Titans' ground-and-pound identity appears here to stay

NASHVILLE, Tenn. -- Expect the ground-and-pound attack that carried the Tennessee Titans to a 4-1 finish to last season to be back in 2019.

The Titans averaged 160.2 yards rushing per game over their final five games of 2018, behind 247-pound running back Derrick Henry, and their recent moves suggest continued dedication to the ground game. Their most significant free-agent acquisition this offseason was 6-foot-5, 323-pound guard Rodger Saffold, a punishing run-blocker. And over the past two weeks, the team has met with and worked out three running back prospects who could be ideal complements to the bruising Henry.

The Titans spent extra time with Temple RB Ryquell Armstead after his school's pro day on March 18. Their meeting with RB Devin Singletary lasted 45 minutes after Florida Atlantic's pro day on March 26. Most recently, on March 28, Tennessee was among multiple teams that put Texas A&M RB Trayveon Williams through a workout. According to a source, the Titans came away from the workout extremely impressed with Williams.


Williams shows off speed on 93-yard TD run

Trayveon Williams uses his blockers and turns on the jets for a 93-yard touchdown, his third rushing score of the game.

Having rushed for 1,760 yards in 2018, Williams was the most productive of the three running backs on whom Tennessee has recently focused. Williams is a shifty, explosive back who threatens to create a long run any time he touches the ball. The marriage of his vision and footwork made him a home run hitter in Texas A&M's zone scheme. At 5-foot-8, 206 pounds, Williams isn't a big back, but he is more than willing to take on defensive players in pass protection.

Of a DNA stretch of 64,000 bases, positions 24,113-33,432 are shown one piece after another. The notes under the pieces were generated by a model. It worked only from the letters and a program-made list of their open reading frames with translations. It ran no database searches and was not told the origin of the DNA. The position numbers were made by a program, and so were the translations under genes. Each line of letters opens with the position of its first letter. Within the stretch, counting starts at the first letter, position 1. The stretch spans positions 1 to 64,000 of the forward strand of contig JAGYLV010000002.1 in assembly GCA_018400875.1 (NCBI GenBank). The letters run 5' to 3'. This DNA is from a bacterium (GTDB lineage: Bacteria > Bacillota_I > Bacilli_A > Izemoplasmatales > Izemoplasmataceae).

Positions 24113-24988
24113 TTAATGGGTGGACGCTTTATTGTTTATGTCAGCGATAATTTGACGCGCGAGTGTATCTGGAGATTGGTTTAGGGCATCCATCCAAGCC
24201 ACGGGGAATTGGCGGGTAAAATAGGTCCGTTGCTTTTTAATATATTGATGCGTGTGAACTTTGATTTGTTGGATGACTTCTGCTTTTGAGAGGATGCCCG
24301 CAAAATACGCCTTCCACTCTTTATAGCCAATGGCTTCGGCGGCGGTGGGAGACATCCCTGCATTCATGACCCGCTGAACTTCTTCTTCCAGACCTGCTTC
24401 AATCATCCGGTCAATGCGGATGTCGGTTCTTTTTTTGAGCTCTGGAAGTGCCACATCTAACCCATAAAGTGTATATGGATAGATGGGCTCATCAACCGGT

Williams is a capable pass-catcher, too. He points to New Orleans Saints running back Alvin Kamara as one of the players he likes to watch because of his receiving skills.

The Titans seem committed to giving the bulk of the carries to Henry, but Dion Lewis will also be mixed in for a change of pace and to provide a receiving threat out of the outfield. That was the clear message coming from the owners meetings.

"[Henry] proved that he can step in there and carry the load, and we’ll try to put that right back on him," GM Jon Robinson said. "We’ll be mindful of the carries and the touches that he’s getting."

“We’re going to have to be able to use Dion and whoever else we have on the roster to complement [Derrick] in different aspects," head coach Mike Vrabel said.

That's where a rookie such as Williams could come into play.

Lewis will be 30 in 2020 when he enters the third season of a four-year, $19.8 million contract he signed with the team in 2018. If Tennessee wants to get younger and save money, they could release Lewis before the 2020 season, saving $4.6 million in cap space with a 2019 rookie taking over as the complementary back to Henry.

If Robinson does select a running back in the draft, he'll benefit from the addition of Saffold, whose bulldozing blocking ability next to left tackle Taylor Lewan should inspire new offensive coordinator Arthur Smith to call plenty of running plays to the left side. Saffold is also athletic enough to be used on pulling blocks to open up lanes on the outside.

Robinson may not be done tweaking the offensive line, either.

As of now, Ben Jones is the center and Kevin Pamphile is slotted to be the right guard. The Titans have been connected to NC State center Garrett Bradbury and Texas A&M's Erik McCoy throughout the draft process. The Titans met with both players at the combine. Adding either Bradbury or McCoy would likely lead to Jones moving to guard. Boston College guard Chris Lindstrom and Oklahoma guard Dru Samia have also drawn interest from the Titans. Either could be capable of starting at right guard for Tennessee.